87560replied 2 October 2006, Official Report, column 2573W;
85561replied 4 September 2006, Official Report, column 1685W;
85755replied 24 July 2006, Official Report, columns 771-75W;
85107replied 6 November 2006, Official Report, columns 792-73W;
85093replied 24 July 2006, Official Report, columns 761-62W;
85106replied 6 November 2006, Official Report, columns 791-92W;
85213replied 4 September 2006, Official Report, columns 1682-84W;
84882replied 6 November 2006, Official Report, column 821W;
82863replied 4 September 2006, Official Report, column 1685W;
70034I replied to the hon. Member today.
Mr. Hancock: To ask the Secretary of State for Defence when he will reply to question 83760 tabled by the hon. Member for Portsmouth, South on 6 July. 
Mr. Ingram: I replied to the hon. Member earlier today.
Mr. Laws: To ask the Secretary of State for Defence what the arrangements are for the payment of pensions to people who retire early through ill-health for each pension scheme for which his Department is responsible; what the incidence of ill-health retirement was as a percentage of all retirement for such schemes for each year since 1988-89; and if he will make a statement. 
Derek Twigg: The Department is responsible for a number of pension schemes. The principal ones are the Armed Forces Pension Scheme 1975 (AFPS 75) and the Armed Forces Pension Scheme 2005 (AFPS 05). There are a number of other minor schemes for: Reservists; Non-Regular Permanent Staff (NRPS) who support the TA; the Gurkhas; the Royal Gibraltar Regiment (RGR); and a number of small overseas schemes for formerly locally employed personnel, none of which have active members. The arrangements for paying ill-health pensions under these schemes for non-attributable conditions are as follows.
Members of AFPS 75 with more than two years reckonable service and the Royal Gibraltar Regiment who have more than five years reckonable service are eligible for an enhanced Service Invaliding Pension, based on rank and length of service, and a terminal grant of three times pension.
AFPS 05 members ill-health arrangements are based on three tiers dependent on the seriousness of injury or illness. A lump sum is paid for minor conditions. For those conditions which significantly impair prospects for future gainful employment or leave the individual permanently incapable of further full-time employment an enhanced pension and lump sum of three times pension are paid.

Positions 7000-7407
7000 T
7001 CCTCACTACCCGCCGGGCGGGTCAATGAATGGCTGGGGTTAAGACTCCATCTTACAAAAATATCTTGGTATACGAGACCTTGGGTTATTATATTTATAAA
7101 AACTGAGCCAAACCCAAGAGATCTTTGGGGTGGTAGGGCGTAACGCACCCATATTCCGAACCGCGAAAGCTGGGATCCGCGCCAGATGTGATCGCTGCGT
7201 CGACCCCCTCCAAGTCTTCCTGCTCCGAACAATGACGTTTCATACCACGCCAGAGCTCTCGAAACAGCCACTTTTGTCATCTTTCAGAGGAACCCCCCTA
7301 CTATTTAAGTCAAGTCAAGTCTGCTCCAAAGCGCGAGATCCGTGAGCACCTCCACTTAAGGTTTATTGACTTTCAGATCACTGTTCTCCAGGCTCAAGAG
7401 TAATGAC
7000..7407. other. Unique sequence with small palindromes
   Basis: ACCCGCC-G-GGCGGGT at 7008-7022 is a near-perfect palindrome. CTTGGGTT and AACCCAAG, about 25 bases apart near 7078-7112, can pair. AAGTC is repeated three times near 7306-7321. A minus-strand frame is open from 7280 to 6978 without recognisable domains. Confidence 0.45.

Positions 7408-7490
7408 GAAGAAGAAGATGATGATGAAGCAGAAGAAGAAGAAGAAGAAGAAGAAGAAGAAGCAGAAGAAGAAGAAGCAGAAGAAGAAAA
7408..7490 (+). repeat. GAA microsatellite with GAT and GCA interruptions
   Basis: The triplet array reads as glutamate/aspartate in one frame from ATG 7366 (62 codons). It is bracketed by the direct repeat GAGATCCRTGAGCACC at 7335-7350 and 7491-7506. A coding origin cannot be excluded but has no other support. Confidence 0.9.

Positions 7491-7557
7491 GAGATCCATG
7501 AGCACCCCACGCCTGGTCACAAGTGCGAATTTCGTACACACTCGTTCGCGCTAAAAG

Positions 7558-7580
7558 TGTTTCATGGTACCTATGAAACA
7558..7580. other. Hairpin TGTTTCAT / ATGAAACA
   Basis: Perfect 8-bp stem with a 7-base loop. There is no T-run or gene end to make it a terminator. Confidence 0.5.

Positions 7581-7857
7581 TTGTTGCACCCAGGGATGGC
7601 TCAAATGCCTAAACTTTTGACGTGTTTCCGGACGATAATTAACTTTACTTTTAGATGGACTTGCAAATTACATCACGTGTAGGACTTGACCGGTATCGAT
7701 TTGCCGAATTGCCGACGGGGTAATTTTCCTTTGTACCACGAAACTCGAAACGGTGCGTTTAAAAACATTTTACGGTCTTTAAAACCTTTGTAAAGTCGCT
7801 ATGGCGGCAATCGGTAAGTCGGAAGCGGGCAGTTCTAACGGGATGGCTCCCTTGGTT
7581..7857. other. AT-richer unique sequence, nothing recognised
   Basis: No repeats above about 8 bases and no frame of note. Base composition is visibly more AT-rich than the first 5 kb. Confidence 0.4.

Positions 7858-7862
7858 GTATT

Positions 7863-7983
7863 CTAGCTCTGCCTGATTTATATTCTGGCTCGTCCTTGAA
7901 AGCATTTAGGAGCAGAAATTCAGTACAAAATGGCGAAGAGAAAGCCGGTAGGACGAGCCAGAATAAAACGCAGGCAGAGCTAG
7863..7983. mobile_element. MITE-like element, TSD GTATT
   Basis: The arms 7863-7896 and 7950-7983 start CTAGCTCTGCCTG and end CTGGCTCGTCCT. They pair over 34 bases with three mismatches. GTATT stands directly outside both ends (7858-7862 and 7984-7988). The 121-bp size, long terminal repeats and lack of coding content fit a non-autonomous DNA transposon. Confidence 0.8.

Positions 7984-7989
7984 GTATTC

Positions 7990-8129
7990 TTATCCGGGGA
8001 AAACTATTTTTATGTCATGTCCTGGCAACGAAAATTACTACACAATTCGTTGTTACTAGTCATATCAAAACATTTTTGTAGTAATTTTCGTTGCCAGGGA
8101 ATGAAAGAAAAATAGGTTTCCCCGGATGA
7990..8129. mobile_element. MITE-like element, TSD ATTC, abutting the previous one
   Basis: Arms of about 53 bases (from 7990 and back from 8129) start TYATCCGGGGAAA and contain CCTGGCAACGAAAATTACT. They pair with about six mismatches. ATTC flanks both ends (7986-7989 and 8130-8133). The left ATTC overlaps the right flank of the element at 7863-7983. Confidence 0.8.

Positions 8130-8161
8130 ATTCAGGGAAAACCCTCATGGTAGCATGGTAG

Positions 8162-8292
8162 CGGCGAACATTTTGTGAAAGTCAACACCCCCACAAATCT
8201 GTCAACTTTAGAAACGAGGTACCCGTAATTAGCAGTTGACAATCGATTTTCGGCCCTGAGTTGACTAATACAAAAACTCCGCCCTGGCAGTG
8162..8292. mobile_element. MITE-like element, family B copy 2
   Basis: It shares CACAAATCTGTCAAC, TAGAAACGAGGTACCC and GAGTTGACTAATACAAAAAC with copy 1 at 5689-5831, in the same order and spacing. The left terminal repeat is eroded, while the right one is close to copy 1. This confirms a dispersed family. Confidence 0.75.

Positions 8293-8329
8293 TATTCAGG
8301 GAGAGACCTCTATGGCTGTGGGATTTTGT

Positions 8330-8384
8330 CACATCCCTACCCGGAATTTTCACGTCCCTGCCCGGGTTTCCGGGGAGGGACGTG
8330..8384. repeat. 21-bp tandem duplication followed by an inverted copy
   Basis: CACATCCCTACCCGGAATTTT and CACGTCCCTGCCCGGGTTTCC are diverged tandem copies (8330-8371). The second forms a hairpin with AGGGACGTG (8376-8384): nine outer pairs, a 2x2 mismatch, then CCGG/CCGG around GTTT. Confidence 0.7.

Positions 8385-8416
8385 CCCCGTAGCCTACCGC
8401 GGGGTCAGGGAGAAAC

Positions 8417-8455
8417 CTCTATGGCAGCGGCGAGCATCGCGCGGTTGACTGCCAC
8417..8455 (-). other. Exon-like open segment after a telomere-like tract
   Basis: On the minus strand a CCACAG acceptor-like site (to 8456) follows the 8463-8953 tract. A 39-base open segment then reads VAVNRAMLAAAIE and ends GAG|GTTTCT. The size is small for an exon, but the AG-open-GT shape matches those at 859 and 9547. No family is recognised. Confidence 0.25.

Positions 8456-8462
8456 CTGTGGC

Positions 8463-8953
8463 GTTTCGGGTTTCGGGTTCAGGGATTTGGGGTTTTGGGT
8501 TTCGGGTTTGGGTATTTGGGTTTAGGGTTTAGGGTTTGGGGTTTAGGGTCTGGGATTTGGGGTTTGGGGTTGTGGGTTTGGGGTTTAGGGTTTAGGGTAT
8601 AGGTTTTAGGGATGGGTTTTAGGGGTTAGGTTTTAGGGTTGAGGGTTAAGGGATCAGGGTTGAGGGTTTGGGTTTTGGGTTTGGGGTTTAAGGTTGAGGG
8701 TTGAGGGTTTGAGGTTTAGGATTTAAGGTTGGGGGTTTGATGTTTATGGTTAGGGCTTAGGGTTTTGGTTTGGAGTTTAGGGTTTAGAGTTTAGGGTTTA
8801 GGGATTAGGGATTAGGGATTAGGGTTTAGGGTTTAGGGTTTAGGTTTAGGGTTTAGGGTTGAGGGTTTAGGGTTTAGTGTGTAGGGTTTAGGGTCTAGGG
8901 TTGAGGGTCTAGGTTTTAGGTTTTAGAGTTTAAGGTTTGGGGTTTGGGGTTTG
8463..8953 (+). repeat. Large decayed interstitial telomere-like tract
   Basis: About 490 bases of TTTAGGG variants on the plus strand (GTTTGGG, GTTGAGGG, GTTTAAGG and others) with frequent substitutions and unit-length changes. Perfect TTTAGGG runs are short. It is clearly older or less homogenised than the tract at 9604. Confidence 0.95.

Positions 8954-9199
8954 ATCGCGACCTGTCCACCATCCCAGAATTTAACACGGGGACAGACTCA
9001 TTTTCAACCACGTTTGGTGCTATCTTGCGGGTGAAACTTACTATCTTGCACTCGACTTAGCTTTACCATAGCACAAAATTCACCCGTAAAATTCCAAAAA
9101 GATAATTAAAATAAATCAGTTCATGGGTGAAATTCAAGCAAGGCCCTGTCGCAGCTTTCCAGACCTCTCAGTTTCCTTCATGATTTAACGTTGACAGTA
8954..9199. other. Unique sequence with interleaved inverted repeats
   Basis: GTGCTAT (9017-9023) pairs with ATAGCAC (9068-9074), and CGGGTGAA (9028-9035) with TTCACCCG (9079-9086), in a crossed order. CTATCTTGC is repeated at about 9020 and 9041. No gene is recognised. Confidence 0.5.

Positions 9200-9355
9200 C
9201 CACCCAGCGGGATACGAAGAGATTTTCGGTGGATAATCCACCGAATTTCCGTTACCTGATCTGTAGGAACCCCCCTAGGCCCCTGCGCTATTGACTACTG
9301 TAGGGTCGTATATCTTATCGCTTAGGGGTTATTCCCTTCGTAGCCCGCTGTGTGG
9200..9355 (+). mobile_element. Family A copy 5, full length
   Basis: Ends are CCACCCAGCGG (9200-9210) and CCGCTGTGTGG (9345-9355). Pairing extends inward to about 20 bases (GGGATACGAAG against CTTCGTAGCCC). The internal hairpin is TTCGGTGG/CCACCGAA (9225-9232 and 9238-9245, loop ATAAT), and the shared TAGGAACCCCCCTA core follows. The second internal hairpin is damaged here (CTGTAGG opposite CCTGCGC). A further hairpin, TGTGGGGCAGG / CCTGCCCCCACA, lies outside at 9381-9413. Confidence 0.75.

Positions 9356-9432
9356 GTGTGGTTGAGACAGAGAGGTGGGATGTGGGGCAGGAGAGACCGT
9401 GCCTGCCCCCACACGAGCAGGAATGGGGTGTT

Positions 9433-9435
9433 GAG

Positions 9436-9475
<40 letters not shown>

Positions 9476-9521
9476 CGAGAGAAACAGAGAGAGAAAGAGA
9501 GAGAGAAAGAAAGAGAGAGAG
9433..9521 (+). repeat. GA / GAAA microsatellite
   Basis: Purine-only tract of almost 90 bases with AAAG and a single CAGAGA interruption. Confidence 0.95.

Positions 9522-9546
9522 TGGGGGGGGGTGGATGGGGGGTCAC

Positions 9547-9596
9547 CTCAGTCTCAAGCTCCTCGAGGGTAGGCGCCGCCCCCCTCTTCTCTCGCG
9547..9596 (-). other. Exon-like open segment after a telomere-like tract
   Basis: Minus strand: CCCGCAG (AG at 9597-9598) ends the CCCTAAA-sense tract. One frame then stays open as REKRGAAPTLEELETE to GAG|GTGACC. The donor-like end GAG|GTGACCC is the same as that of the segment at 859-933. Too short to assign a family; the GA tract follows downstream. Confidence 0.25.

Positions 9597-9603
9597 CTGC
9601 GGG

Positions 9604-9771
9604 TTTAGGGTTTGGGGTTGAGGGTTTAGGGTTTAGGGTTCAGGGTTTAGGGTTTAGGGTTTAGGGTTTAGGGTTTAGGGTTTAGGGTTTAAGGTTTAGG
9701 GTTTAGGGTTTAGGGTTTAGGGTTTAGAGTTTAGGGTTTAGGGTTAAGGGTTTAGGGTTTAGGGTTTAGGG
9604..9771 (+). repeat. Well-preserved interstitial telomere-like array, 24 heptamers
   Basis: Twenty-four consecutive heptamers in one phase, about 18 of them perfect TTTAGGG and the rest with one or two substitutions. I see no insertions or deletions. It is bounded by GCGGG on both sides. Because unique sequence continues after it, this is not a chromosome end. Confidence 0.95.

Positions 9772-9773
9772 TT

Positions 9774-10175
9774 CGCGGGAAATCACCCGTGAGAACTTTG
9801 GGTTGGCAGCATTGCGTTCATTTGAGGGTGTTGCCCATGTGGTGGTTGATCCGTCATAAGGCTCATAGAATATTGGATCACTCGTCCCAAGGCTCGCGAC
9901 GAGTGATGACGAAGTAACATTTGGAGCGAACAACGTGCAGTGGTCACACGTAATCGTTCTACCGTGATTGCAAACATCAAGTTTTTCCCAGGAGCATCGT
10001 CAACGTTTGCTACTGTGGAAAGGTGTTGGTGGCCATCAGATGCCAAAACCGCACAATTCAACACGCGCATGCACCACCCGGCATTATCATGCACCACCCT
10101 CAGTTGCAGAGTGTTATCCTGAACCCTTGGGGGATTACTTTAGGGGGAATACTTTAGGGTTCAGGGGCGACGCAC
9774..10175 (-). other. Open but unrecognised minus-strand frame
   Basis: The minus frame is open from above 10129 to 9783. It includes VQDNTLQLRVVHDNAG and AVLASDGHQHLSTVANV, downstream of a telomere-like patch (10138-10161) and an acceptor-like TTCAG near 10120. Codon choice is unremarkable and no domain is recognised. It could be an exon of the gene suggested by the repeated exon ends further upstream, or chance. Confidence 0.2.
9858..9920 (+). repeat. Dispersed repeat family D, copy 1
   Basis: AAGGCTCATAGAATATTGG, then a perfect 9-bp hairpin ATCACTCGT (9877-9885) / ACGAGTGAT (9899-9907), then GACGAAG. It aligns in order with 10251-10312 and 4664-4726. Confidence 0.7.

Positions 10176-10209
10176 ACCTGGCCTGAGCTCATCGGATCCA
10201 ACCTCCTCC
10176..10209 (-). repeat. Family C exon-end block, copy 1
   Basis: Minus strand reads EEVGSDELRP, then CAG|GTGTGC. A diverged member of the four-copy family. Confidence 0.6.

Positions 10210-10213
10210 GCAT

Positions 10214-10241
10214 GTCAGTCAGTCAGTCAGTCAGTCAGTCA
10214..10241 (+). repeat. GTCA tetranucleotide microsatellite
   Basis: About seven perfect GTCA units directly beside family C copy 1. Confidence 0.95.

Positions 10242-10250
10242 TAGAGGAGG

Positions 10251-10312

Reserve Forces Pension Scheme members who have completed two years reckonable service receive an enhanced ill-health pension based on one of two tiers
dependent upon the seriousness of the illness/injury with a lump sum of three times the pension also payable.
For those personnel who are members of the minor pension schemes the following arrangements apply: Non Regular Permanent Staff Scheme members with a minimum of two years reckonable service receive an ill-health pension and lump sum. For those with reckonable service of more than five years ill-health pensions are payable at an enhanced rate. Members of the Gurkha Pension Scheme (GPS) with less than 10 years reckonable service receive an invaliding gratuity; those with more than 10 years reckonable service receive a invaliding pension.
In cases where the medical retirement is attributable that is due to a condition caused or hastened by service, additional benefits are payable, depending on the scheme and the date of retirement. For attributable conditions sustained before 6 April 2005 benefits are paid under the War Pension Scheme and AFPS 75. On or after the 6 April 2005, the Armed Forces Compensation Scheme will pay the benefits.
The outflow due to medical reasons of trained UK Regular Forces as a percentage of all trained outflow to civil life each year since 1990-91 is shown in the following table. Data prior to 1998-99 were not recorded.